In this post, I’ll show how to containerize an existing project using Docker. I’ve picked a random project from GitHub that had an open issue saying Dockerize to contribute and use as an example here.

Why in the world do you want to Dockerize an existing Django web application? There are plenty of reasons, but if you don’t have one just do it for fun!

I decided to use docker because one of my applications was getting hard to install. Lots of system requirements, multiple databases, celery, and rabbitmq. So every time a new developer joined the team or had to work from a new computer, the system installation took a long time.

Difficult installations lead to time losses and time losses lead to laziness and laziness leads to bad habits and it goes on and on… For instance, one can decide to use SQLite instead of Postgres and not see truncate problems on a table until it hits the Test server.

If you don’t know what docker is, just picture it as a huge virtualenv that instead of containing just some python packages have Containers for isolating everything from the OS to your app, databases, workers, etc.

Getting Things Done

Ok, talk is cheap. Show me some code, dude.

First of all, install Docker. I did it using Ubuntu and Mac OS without any problem, but on Windows Home, I couldn’t have it working.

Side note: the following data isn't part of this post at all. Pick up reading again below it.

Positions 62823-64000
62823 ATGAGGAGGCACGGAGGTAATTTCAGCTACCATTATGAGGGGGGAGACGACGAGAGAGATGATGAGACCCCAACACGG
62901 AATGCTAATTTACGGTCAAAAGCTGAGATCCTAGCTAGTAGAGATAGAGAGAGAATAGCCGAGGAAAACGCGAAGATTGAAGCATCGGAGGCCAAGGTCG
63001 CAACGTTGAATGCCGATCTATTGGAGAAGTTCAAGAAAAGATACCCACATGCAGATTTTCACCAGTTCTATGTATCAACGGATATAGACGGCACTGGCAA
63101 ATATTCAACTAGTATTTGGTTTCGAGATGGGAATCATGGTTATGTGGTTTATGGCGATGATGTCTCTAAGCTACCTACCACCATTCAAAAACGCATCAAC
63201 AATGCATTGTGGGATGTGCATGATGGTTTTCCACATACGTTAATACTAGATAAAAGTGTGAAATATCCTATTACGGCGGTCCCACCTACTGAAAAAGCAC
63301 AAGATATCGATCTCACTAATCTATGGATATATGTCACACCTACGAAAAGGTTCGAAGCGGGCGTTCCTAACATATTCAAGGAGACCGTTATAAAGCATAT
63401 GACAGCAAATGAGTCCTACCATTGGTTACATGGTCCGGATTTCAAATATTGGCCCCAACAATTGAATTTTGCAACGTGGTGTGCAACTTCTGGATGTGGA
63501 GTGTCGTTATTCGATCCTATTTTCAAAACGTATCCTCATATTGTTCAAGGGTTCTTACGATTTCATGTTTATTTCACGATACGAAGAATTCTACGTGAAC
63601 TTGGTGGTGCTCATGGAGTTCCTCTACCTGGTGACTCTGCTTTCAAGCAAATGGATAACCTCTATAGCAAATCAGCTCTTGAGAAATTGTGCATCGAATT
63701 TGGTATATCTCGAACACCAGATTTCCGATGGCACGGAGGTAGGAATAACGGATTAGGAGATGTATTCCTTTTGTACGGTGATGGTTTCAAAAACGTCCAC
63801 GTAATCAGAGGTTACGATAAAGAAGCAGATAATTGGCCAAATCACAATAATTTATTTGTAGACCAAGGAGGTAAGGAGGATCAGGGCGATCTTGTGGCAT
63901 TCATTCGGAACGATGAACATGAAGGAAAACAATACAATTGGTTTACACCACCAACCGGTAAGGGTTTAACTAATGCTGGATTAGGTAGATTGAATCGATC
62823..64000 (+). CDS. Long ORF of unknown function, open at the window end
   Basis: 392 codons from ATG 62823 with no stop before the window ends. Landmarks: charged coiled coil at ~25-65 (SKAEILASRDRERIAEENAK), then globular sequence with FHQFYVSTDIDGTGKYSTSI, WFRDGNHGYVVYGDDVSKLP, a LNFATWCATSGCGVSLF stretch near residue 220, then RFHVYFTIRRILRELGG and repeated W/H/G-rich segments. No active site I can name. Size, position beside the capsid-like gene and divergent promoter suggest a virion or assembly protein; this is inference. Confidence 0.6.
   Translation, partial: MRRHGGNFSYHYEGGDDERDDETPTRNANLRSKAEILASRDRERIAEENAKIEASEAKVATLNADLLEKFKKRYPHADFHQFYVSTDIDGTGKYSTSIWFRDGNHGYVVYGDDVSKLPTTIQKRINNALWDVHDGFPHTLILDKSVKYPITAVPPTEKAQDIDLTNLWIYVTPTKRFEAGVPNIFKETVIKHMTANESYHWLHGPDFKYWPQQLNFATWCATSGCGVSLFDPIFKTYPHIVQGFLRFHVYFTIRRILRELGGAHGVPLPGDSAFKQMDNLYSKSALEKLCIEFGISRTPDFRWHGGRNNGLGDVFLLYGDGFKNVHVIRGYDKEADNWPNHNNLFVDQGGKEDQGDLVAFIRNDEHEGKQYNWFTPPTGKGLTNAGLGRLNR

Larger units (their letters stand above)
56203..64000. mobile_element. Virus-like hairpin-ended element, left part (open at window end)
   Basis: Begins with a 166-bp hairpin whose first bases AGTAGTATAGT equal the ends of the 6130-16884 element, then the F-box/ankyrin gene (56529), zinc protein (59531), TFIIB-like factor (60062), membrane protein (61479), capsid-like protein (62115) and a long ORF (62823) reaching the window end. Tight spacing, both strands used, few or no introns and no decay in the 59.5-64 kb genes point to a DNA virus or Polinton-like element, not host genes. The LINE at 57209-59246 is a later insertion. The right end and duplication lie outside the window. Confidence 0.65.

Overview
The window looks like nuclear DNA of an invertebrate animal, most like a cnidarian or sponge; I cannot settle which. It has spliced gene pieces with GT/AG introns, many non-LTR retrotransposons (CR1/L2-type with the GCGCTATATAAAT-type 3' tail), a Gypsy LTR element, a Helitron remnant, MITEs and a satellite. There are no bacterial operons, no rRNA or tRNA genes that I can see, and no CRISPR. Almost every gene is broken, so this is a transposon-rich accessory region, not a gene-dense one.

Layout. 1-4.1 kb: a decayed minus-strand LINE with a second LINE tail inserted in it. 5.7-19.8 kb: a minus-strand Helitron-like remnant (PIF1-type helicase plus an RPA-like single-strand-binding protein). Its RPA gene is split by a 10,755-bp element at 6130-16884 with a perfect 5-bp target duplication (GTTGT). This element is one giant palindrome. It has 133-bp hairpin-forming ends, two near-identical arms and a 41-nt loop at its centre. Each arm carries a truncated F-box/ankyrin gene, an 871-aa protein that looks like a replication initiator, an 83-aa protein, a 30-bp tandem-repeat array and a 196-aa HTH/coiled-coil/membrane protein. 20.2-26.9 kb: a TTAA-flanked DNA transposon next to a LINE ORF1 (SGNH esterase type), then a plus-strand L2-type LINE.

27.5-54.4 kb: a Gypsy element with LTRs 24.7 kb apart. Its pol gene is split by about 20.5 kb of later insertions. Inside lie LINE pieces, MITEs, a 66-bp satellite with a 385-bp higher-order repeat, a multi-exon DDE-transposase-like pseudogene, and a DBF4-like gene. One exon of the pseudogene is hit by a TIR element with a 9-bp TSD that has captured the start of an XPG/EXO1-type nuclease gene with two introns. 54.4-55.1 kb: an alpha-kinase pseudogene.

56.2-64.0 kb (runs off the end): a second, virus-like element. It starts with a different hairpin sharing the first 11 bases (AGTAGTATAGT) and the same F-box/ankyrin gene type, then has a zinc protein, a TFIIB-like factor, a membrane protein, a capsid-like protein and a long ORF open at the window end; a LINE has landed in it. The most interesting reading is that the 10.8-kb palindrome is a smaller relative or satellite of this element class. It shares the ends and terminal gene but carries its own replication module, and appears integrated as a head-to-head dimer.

To tell Docker how to run your application as a container you’ll have to create a Dockerfile

FROM python:3.6ENV PYTHONUNBUFFERED 1RUN mkdir /webappsWORKDIR /webapps# Installing OS DependenciesRUN apt-get update && apt-get upgrade -y && apt-get install -y libsqlite3-devRUN pip install -U pip setuptoolsCOPY requirements.txt /webapps/COPY requirements-opt.txt /webapps/RUN pip install -r /webapps/requirements.txtRUN pip install -r /webapps/requirements-opt.txtADD . /webapps/# Django serviceEXPOSE 8000

So, let’s go line by line:

Docker Images

FROM python:3.6

Here we’re using an Image from docker hub. e.q. One pre-formated container that helps build on top of that. In this case, Python 3.6 is an Ubuntu container that already has Python3.6 installed on it.

Environment Variables

You can create all sort of Environment Variables using Env.

ENV PYTHONUNBUFFERED 1  # Here we can create all Environment variables for our container

For instance, if you use them for storing your Django’s Secret Key, you could put it here:

ENV DJANGO_SECRET_KEY abcde0s&&$uyc)[email protected]!a95nasd22e-dxt^9k^7!f+$jxkk+$k-

And in your code use it like this:

import osSECRET_KEY = os.environ['DJANGO_SECRET_KEY']

Run Commands

Docker Run Commands are kinda obvious. You’re running a command “inside” your container. I’m quoting inside because docker creates something as sub-containers, so it doesn’t have to run the same command again in case of rebuilding a container.

RUN mkdir /webappsWORKDIR /webapps# Installing OS DependenciesRUN apt-get update && apt-get upgrade -y && apt-get install -y libsqlite3-devRUN pip install -U pip setuptoolsCOPY requirements.txt /webapps/COPY requirements-opt.txt /webapps/RUN pip install -r /webapps/requirements.txtRUN pip install -r /webapps/requirements-opt.txtADD . /webapps/

In this case, We are creating the directory that will hold our files webapps/.

Workdir is also kind of self-evident. It just docker to run the commands in the indicated directory.

After that, I am including one OS dependency. When we’re just using requirements.txt usually we are not including any OS requirement for the project and believe me, for large projects you’ll have lots and lots of OS requirements.